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Congo Yellow Fever: Outbreak Ends in Congo

Update Date: Feb 16, 2017 07:40 AM EST
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At least 30 Burundian refugees killed in clashes in Congo

The World Health Organization (WHO) had declared an end to the yellow fever outbreak in Congo and Angola. Yellow fever had killed about 400 people for the past years. WHO said it was one of the largest and most challenging outbreaks that they had in recent years.

The first outbreak was detected in Luanda, Angola in December 2015. It caused 965 confirmed cases and thousands more of suspected cases in both Angola and its neighboring Democratic Republic of Congo. No confirmed cases have been reported in the past six months from both countries.

According to New York Times, in December, Angola declared an end to the outbreak. Two months after, Congo had made its announcement just this Tuesday. The global health agency said more than 30 million people were vaccinated during emergency campaigns to help control the outbreak in Congo and Angola.

The UN-backed campaign had more than 41,000 volunteers and 56 charities carrying out mass immunization programs. Drug shortages had forced doctors to switch to administering only one-fifth of the normal dose. WHO said that this tactic gives at least temporary protection.

The risk of yellow fever outbreak has risen globablly in recent years because of urbanization and an increase of the population. The El Nino weather phenomenon multiplied mosquito number in 2016. Yellow fever is transmitted by the same mosquitoes that spread Zika and dengue viruses according to Reuters.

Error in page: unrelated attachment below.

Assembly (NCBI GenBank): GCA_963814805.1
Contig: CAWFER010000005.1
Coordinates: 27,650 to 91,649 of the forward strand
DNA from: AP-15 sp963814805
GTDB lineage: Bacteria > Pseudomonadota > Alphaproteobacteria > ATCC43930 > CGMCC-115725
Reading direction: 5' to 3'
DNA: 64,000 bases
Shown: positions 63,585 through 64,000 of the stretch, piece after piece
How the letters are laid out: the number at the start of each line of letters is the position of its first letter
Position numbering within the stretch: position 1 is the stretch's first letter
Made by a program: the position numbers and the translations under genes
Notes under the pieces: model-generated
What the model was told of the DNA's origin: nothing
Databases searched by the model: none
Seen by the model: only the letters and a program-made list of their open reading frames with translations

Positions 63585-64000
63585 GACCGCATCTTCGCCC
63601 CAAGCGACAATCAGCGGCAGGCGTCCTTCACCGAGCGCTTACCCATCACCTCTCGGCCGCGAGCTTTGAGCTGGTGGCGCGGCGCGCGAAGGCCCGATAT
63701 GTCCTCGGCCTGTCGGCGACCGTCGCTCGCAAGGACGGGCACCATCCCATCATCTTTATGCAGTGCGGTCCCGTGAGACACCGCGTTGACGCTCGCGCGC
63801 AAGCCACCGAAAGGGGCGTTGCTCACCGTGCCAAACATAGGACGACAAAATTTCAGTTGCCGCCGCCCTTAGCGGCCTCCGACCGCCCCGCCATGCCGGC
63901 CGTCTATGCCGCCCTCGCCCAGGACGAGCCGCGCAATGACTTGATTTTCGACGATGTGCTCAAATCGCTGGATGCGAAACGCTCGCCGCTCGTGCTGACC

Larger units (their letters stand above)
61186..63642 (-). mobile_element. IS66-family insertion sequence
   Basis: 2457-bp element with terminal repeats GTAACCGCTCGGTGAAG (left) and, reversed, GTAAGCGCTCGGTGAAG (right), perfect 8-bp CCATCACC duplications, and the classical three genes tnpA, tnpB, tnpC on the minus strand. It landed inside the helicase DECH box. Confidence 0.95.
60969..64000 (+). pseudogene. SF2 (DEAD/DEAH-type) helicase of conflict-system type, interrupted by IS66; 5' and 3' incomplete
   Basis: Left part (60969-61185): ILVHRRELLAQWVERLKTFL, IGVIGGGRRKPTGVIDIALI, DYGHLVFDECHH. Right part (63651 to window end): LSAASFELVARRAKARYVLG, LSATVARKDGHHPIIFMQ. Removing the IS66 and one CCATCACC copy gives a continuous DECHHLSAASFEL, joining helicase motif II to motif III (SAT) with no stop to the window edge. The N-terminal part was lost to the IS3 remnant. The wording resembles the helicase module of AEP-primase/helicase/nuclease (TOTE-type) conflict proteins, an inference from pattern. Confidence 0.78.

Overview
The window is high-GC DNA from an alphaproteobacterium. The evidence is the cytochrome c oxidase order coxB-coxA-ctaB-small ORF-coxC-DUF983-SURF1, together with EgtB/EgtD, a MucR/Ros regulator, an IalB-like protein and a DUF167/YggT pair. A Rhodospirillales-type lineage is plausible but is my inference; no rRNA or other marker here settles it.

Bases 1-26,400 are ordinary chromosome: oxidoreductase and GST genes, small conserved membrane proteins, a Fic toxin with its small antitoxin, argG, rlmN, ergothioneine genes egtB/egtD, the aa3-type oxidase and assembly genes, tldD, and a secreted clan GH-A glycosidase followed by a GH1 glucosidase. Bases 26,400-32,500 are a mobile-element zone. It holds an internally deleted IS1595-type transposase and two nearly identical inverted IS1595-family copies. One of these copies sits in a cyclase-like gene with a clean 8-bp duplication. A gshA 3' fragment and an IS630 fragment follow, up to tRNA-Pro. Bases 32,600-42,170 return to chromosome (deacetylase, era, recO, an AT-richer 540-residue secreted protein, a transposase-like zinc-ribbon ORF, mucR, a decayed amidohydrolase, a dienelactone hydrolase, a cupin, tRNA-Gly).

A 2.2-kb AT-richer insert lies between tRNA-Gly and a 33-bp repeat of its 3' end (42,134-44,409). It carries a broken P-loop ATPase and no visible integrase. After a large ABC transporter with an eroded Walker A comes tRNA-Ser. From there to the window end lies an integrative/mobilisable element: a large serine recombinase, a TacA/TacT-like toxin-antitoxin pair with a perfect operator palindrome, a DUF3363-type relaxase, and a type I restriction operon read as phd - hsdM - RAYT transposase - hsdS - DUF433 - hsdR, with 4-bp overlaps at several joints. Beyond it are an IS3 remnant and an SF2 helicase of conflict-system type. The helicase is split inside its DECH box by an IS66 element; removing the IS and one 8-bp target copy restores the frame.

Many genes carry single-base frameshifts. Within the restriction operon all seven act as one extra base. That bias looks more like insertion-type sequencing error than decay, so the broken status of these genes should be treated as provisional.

WHO regional emergency director, Ibrahima Socé Fall said "Yellow fever outbreaks like the one in Angola and the DRC could become more frequent in many parts of the world unless coordinated measures are taken to protect people most at risk." Socé said that implementation of strong preventive approach or procedure is needed to vaccinate the population at risk across the region.

There is no known cure for the virus, but it can be easily prevented with vaccines. Once infected, people fall ill with fever and muscle pain. Many recover several days after but there are cases where more toxic phase includes possible bleeding from eyes, ears and nose, jaundice and organ failure.

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